Industrial production rose a seasonally adjusted 0.3 percent in August from the previous month for the first gain in three months.
The Ministry of Economy, Trade and Industry said Thursday in a preliminary report that the increase was mainly due to firm demand for electronic parts and devices as well as air conditioners.
The index of mine and factory output edged up to 101.0 against the base of 100 for 2000. The production index rose 0.8 percent in May, fell 1.3 percent in June and was flat in July.
“The overall upward trend in industrial production remains unchanged,” a METI official said.
METI predicts industrial production will expand 1.3 percent in September, primarily due to planned launches of new personal computer models, before contracting 0.5 percent in October. Private-sector economists shared the government’s upbeat view, but warned against the negative effects of surging crude oil prices on the global and domestic economies.
“Although industrial output is expected to fall in October, the margin of decline is likely to be small, and a pickup in core machinery orders for the October-December period is predicted,” said Tatsushi Shikano, a senior economist at UFJ Institute Ltd.
But if the current uptrend of crude oil prices continues, it would hamper the global and Japanese economies and eventually hurt industrial production, Shikano said.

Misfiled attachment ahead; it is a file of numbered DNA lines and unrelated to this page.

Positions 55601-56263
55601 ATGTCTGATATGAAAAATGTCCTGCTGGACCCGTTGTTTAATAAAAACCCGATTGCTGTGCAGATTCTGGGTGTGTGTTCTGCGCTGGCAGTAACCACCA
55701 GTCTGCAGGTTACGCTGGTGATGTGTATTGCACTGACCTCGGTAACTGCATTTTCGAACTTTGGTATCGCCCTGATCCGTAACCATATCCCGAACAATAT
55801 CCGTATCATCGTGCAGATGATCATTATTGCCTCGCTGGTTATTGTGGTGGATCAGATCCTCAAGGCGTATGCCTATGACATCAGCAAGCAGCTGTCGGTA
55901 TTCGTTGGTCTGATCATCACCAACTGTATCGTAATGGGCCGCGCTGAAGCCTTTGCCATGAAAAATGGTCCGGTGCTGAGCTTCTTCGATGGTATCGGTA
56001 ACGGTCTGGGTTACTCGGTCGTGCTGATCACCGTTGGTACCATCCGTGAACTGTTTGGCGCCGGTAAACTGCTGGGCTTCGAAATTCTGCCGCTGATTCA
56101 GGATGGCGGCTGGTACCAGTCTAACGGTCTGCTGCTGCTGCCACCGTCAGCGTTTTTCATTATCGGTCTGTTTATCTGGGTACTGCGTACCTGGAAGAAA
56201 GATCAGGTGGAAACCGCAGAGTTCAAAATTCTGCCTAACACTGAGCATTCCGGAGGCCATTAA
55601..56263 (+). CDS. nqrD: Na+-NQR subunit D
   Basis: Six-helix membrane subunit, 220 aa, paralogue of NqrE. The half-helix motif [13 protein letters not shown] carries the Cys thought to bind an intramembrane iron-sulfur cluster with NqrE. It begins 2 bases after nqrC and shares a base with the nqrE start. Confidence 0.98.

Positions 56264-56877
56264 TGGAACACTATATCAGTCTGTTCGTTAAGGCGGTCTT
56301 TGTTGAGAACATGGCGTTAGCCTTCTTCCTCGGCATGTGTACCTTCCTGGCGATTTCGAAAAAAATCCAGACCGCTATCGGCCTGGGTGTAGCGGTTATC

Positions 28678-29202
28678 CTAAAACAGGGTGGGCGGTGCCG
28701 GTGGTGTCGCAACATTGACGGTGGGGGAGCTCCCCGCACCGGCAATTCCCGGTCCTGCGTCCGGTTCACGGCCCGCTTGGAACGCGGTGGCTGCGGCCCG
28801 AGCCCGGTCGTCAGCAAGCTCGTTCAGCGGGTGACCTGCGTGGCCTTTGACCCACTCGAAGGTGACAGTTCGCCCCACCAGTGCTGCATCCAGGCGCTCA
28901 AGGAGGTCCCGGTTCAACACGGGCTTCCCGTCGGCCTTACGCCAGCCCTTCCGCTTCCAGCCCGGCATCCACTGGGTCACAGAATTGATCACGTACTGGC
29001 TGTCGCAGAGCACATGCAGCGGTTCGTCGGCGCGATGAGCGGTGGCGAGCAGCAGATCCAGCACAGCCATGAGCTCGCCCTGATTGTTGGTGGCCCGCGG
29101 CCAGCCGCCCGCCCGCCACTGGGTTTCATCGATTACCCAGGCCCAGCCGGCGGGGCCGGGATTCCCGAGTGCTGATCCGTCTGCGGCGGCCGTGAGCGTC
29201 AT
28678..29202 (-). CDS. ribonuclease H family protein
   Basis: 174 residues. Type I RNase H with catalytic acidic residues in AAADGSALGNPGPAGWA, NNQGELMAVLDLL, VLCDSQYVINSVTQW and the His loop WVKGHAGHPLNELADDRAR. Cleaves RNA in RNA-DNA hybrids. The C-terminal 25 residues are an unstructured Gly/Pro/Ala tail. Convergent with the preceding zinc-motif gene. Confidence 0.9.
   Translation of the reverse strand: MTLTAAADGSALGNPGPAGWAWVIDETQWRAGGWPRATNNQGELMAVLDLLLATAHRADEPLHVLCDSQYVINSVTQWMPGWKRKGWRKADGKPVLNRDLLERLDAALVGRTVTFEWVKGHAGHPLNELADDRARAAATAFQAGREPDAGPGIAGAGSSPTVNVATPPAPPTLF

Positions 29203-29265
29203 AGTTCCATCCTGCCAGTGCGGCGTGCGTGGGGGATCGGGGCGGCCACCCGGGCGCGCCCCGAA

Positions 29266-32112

Output of electronic parts and devices grew 5.6 percent in August from the previous month on the back of firm demand related to personal computers and home-use game equipment, the METI official said.
The output of the electrical machinery sector expanded 6.2 percent as a heat wave through early August prompted manufacturers to boost air conditioner output.
The index of industrial shipments fell 2.1 percent to 101.3 after a 0.5 percent rise in July, while the industrial inventories index climbed 2.0 percent to 89.7, up for the first time in four months.
Although the margin of growth in the inventory index was the largest under the current base year, the METI official brushed aside concern that surging inventories might lead to slower economic growth.
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